I mean if a book can be summarized like so, it may not be as light or set in as kid-friendly a world as we thought:
Foreword: Oz and Ourselves by Gregory Maguire
The foreword claims readers think of Oz when they create new worlds with their imaginations. I wasn’t Oz-crazy as a kid and I’m not doing that now!
Introduction: There’s No Place Like Oz by John Joseph Adams & Douglas Cohen
Describes the themes of stories in this anthology.
The Great Zeppelin Heist of Oz by Rae Carson & C.C. Finlay
Relates the origin story of Oscar Diggs, who really wants to be the Oz we all have known but runs into roadblocks of the feminist variety! This is all you need to know about the man himself:
“This is what you call progress,” Oz said. “In the land where I come from, which is known as Nebraska, there were once great tribes of Indians and endless herds of buffalo. Then men like me came along, and we achieved progress, which we memorialize by stamping it on a nickel.”
“What happened to the Indians and the buffalos?”
“The same thing that is going to happen to your witches now that I’m here,” Oz said, snatching the coin away. “Progress!”
“That doesn’t make any sense,” Gigi said.
I liked this one for its cheekiness.
Emeralds to Emeralds, Dust to Dust by Seanan McGuire
A grown-up Dorothy or Dot investigates a murder that involves the addictive Dust and munchkins in a dark, gritty Oz ruled over by the sorceress, Ozma.
A very noir PI plot. I liked it!
Lost Girls of Oz by Theodora Goss
Dottie’s big sister, Nell, has crossed into Oz and is part of Ozma’s big plans. This was just okayish.
The Boy Detective of Oz: An Otherland Story by Tad Williams
A sim adventure in an Oz that’s constantly reset when things go awry–and they often do! I
Dorothy Dreams by Simon R. Green
Life moved on for Dorothy after she returned to Kansas. What do you think the afterlife would be like for her? No surprises, so an okay story.
Dead Blue by David Farland
This version of Oz may be replete with technomages and cyborgs, but it focuses on the one thing the original didn’t, i.e., the psychological burden of becoming a murderer at such a young age. A short but good read.
One Flew Over the Rainbow by Robin Wasserman
Oh, this one was daaaaark, so I really liked it. Of course, I liked it. So, I’m not going to spoil this one for anyone who hasn’t read it yet. But I’ll tempt you with a quote:
Crow doesn’t want to die.
She wants to feel something, that’s what she tells me one night after he runs out of questions and leaves us to our reality TV and morphine drips. That’s why she jumps.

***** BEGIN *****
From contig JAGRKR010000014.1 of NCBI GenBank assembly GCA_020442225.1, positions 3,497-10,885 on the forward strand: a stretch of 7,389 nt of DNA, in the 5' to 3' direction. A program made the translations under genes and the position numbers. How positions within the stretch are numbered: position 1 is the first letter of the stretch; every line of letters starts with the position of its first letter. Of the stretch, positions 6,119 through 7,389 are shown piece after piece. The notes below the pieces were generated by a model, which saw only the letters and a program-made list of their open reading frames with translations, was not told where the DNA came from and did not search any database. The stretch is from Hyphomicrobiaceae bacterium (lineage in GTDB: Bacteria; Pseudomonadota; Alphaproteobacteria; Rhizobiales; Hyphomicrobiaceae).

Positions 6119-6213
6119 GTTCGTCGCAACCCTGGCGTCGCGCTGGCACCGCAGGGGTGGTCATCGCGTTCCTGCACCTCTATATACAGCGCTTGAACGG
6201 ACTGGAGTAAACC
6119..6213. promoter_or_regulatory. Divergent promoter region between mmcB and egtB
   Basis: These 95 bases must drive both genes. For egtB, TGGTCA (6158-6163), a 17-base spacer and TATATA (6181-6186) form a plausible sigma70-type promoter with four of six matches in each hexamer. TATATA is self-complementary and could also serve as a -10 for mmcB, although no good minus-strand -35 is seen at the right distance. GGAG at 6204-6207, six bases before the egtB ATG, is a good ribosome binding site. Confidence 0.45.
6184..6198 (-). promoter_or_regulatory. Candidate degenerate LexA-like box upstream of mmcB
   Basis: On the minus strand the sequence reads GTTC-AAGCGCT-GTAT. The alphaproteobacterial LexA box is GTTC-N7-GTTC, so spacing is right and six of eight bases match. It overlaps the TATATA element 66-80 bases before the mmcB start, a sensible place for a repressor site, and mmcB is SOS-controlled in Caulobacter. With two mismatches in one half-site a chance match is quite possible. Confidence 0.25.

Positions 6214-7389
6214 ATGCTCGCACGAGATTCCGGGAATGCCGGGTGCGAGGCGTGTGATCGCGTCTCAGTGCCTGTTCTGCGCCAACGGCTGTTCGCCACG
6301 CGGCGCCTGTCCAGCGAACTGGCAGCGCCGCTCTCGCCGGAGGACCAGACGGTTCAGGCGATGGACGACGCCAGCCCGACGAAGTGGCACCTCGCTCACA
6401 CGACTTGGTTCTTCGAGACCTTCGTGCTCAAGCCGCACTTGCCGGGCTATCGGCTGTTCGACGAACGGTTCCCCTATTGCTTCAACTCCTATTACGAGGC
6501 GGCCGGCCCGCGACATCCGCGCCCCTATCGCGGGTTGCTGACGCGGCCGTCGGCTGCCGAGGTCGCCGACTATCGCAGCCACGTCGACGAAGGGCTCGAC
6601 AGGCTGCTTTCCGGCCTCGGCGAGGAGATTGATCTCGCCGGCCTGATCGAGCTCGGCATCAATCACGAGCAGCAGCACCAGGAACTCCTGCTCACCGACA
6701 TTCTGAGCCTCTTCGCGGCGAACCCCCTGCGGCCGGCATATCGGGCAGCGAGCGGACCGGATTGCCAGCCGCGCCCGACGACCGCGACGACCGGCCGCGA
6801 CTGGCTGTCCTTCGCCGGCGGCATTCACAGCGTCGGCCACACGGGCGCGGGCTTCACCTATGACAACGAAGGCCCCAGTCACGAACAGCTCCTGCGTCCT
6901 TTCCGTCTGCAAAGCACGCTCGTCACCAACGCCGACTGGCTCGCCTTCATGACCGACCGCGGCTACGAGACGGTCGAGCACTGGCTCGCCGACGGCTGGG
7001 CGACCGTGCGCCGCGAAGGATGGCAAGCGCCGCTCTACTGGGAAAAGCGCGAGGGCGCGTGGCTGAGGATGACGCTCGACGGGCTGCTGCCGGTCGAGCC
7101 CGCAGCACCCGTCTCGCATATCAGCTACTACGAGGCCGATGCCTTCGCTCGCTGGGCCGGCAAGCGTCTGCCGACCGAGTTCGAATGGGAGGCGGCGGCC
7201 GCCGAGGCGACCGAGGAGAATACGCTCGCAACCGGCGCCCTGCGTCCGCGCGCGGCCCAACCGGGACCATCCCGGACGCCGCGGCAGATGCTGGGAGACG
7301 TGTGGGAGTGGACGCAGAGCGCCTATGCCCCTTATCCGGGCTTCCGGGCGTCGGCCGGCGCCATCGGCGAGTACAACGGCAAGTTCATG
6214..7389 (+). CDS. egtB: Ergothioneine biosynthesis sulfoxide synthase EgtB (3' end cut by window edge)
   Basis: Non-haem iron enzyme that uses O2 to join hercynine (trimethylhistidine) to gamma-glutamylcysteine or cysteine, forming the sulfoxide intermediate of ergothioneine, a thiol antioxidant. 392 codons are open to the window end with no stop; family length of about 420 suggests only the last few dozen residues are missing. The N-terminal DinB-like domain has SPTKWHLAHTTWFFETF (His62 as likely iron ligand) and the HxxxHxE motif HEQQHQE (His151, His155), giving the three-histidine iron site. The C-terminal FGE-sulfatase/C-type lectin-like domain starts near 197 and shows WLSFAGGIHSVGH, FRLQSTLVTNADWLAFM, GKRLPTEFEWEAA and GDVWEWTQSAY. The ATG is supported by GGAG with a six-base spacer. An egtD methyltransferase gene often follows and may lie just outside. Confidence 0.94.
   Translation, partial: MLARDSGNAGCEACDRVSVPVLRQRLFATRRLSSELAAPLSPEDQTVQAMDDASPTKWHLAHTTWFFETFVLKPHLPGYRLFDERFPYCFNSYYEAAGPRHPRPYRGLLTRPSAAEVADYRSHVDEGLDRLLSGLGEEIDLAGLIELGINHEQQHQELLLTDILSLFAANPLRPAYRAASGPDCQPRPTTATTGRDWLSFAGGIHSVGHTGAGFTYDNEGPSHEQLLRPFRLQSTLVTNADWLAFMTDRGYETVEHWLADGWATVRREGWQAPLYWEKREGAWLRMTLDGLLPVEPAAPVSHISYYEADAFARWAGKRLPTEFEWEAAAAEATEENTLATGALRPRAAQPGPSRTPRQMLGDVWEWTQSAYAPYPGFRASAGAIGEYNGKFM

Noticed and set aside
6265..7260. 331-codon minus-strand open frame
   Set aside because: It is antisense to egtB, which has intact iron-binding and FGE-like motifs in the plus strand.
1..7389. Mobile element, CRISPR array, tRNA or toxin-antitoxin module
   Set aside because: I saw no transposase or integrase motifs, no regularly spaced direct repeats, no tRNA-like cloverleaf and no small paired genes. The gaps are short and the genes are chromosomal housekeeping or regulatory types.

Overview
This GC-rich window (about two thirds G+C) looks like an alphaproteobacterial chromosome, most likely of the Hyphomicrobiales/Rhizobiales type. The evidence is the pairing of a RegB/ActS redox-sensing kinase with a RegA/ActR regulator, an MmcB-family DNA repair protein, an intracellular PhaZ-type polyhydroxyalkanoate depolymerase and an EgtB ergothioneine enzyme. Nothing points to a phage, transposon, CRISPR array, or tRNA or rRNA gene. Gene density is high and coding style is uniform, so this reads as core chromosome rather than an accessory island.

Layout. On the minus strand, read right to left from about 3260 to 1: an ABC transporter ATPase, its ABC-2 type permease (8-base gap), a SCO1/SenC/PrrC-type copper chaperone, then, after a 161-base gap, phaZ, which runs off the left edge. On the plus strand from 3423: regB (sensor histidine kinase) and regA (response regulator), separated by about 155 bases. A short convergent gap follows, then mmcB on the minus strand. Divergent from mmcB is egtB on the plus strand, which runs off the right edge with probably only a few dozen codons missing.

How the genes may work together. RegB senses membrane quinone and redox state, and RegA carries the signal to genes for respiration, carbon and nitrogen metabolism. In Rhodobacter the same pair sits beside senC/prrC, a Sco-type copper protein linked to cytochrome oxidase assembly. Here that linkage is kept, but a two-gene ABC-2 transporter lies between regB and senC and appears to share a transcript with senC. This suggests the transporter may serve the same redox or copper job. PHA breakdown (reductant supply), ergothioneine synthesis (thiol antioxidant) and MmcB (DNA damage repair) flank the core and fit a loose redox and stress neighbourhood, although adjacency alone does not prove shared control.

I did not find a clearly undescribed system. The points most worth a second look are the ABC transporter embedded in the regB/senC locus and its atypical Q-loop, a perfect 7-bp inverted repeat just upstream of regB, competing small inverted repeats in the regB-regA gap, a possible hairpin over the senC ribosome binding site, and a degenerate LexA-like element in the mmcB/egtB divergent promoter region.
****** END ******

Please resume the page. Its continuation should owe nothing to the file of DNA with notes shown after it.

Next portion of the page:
I feel too much, I tell her. That’s why the scars crawl up my legs and down my arms, intricate jags and whirls of hardened tissue; that’s why I grid myself with the knife, quadrants of lines and angles, my diagram of pain.
The Veiled Shanghai by Ken Liu
Set in an alternate China at the time of the May Fourth Movement in Shanghai, this is a grimdark entry like the one before. It ends on an uplifting note and while I liked that–and the story–I felt it was overly long,
Beyond the Naked Eye by Rachel Swirsky
Think Hunger Games but set in Oz and you’ll have guessed what this one is about. An okay read for me.
A Tornado of Dorothys by Kat Howard
There have been many Dorothys before her and there would be more if the Wizard had his way. But this one seems to know her own mind and that changes things. Eerie, ominous, and ends in a girl rebelling against the status quo–what else could I have asked for in a story? Kat Howard’s done it for me before and she does it again!
Blown Away by Jane Yolen
Dorothy is lost to her family when a tornado blows her away. She joins a circus, only to turn up at the homestead a few years later. Can she accept life as it was now that she has had a taste of independence? A below average read for me.
City So Bright by Dale Bailey
Revolution is simmering under the surface. Our protagonist is a Munchkin and just one of the magical creatures enslaved by Oz. The quote below accurately describes how dangerous is the Oz our protagonist lives in:
“Dorothy,” I will say, “the Emerald City is built upon the backs of millions.”
“Dorothy,” I will say, “the Munchkins no longer have a song in their hearts.”
“Dorothy,” I will say, “help us.”
While I liked the world this story is set in, I wanted to see what Dorothy would do to set the creatures free.
Off to See the Emperor by Orson Scott Card
A young Frank L. Baum discovers there’s more to the world than most people see. Whether it was a dream or a true vision, that rare glimpse is why he creates the world of Oz as an adult. Another just okay read.
A Meeting in Oz by Jeffrey Ford
From the girl who saved the citizens of Oz to a shoe salesperson in the mundane world, Dorothy has fallen low. But things could improve now that she’s back in Oz. Will they, though? An okayish read.
The Cobbler of Oz by Jonathan Maberry
The tiniest saddest flying monkey who cannot fly gets her life changed when she meets this cobbler. A cutesy adventure with a fun ending.